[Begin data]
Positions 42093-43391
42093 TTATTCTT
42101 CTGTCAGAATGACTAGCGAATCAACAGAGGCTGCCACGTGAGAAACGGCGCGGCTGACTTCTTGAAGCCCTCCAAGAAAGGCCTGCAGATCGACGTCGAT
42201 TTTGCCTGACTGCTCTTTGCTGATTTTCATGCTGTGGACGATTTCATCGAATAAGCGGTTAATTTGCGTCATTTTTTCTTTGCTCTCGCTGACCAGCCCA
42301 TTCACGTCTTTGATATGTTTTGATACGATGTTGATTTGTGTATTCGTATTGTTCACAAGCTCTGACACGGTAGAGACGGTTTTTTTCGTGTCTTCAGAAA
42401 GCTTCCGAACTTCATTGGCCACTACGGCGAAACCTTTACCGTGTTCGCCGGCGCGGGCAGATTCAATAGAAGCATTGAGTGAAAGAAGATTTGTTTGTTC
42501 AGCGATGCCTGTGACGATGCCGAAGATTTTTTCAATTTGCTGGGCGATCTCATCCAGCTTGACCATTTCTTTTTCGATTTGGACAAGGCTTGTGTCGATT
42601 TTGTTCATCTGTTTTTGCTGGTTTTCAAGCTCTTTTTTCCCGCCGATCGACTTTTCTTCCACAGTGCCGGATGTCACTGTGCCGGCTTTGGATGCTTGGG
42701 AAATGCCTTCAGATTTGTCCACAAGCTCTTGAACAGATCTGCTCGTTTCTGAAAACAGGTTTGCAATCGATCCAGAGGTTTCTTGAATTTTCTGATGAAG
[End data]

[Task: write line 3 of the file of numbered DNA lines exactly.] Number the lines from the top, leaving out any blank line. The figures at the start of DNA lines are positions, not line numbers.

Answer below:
42101 CTGTCAGAATGACTAGCGAATCAACAGAGGCTGCCACGTGAGAAACGGCGCGGCTGACTTCTTGAAGCCCTCCAAGAAAGGCCTGCAGATCGACGTCGAT